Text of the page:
When I talk to employers, the overwhelming response I hear is not that young people entering work for the first time lack English and Maths skills, but that they lack soft skills, confidence, the ability to think outside the box, the capacity to work on their own initiative and, most crucially, practical experience of the job they want to do, especially in the creative sector.
We need a joined up approach to not only how the arts are taught, but the whole curriculum. Business, the Arts Sector, creative industries, universities, further education and Apprentice training providers etc, need to come together to map out comprehensive routes from pre-primary through to employment and work together in order to create a curriculum that is relevant and applicable to what is needed now and in the future.
This might involve mentoring, real life creative challenges that students respond to, challenges that are rooted in a subject specialism, but that have applications beyond the subject’s boundaries, work placements, traineeships, work shadowing. These are just some of the ingredients that would help address some of the issues. However, none of this will lead to systemic change unless the DFE in particular is prepared to listen.
I believe passionately that arts subjects in school are the most effective way to nurture passion for the arts and creativity. I am immensely proud of the many ex-students who have made contact with me over the years who state their passion for the arts, and in many cases their careers, are as a result of my teaching them Drama and driving whole school improvement through creativity. What we need is inspirational and specialist teachers who have a passion for the subject they teach, ideally supported by experience of applying their art form beyond the school gates, and who are given the curriculum space in which to teach.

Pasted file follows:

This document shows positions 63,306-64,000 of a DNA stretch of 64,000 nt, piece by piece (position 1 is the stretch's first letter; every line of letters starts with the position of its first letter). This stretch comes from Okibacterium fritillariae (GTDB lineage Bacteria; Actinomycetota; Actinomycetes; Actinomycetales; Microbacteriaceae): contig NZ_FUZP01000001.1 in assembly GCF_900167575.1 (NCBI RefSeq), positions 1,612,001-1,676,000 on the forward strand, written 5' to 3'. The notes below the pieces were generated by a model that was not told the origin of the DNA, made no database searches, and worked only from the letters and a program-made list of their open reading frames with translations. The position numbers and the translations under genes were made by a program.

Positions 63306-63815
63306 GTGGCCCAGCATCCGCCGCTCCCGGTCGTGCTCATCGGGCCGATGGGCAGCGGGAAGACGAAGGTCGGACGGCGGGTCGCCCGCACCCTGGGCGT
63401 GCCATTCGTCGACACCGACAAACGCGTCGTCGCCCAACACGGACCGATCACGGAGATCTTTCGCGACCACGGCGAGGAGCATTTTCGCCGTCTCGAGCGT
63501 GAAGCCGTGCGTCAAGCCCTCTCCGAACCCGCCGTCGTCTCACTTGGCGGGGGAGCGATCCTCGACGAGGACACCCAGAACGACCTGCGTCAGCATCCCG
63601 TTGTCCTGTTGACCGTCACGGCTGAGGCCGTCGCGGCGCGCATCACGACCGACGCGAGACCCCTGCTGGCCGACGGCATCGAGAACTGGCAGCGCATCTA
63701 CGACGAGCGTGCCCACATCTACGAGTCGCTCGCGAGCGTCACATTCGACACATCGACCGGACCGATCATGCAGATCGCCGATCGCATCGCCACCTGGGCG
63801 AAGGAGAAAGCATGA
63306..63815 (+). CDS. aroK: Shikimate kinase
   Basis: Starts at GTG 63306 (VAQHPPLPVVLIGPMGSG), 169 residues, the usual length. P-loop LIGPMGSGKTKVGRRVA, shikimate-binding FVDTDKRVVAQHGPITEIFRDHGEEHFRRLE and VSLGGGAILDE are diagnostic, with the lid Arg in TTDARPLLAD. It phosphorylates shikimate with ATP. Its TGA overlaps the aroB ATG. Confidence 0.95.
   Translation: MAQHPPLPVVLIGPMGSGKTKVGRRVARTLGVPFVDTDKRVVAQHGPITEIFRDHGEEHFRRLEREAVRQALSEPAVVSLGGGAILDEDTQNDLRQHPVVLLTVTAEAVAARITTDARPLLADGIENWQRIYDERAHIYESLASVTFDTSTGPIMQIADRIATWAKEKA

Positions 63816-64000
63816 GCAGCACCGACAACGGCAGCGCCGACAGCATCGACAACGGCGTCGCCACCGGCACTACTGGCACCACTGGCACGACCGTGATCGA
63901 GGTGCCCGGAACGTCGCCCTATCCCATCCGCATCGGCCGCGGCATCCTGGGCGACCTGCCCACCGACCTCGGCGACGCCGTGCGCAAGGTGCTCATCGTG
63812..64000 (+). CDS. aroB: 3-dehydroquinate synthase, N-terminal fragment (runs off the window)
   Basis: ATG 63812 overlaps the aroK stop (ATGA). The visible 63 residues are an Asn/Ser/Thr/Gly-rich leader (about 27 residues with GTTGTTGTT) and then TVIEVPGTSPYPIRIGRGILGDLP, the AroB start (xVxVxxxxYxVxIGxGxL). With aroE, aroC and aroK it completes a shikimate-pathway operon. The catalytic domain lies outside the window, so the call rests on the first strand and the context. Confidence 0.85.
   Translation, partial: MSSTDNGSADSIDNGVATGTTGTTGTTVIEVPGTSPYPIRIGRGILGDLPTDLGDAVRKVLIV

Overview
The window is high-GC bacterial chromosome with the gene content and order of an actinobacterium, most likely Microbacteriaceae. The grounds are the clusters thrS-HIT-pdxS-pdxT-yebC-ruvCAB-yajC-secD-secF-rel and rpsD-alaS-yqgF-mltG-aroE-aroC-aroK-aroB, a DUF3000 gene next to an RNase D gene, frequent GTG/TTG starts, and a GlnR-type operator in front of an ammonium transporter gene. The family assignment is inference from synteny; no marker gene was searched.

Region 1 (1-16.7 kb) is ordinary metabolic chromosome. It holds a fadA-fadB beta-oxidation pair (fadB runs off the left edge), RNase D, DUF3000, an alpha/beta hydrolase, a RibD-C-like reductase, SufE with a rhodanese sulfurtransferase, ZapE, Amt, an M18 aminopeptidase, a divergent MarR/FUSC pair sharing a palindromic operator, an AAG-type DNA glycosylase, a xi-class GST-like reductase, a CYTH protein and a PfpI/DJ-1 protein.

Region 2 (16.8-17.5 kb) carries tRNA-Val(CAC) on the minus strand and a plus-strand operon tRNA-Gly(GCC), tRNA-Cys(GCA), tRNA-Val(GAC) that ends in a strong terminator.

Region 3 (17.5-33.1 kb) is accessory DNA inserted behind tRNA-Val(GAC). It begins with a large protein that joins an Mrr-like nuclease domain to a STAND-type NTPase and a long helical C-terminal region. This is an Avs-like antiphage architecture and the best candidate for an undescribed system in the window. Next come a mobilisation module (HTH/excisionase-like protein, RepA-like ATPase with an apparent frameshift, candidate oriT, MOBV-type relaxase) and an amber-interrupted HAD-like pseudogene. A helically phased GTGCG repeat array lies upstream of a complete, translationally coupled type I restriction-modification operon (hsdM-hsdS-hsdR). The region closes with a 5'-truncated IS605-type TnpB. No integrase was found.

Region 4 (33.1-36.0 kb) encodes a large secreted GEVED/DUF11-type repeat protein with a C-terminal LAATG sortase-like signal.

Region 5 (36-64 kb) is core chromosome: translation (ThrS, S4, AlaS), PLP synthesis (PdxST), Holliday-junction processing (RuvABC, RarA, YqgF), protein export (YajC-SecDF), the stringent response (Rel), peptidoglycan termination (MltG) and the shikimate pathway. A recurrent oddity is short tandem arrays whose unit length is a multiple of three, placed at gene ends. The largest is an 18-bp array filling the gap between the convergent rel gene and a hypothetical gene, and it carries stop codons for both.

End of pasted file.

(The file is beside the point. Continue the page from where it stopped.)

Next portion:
I do believe there is a place for inter-disciplinary work in which subject boundaries are blurred, particularly in primary and key stage 3 – indeed I created a very successful ‘Hybrid’ curriculum as a school leader, which was underpinned by creativity and made connections between subjects in order to embed learning.
I also believe Teaching for Creativity is the embodiment of effective teaching and learning regardless of phase or subject. IVE have actually developed a whole CPDL programme, Creativity for Teaching, that equips all teachers with the understanding and pedagogical strategies in order to ensure they are nurturing independent and creative learners. However, this does not take away from the power and the importance of specialist arts teaching via a subject based approach in schools.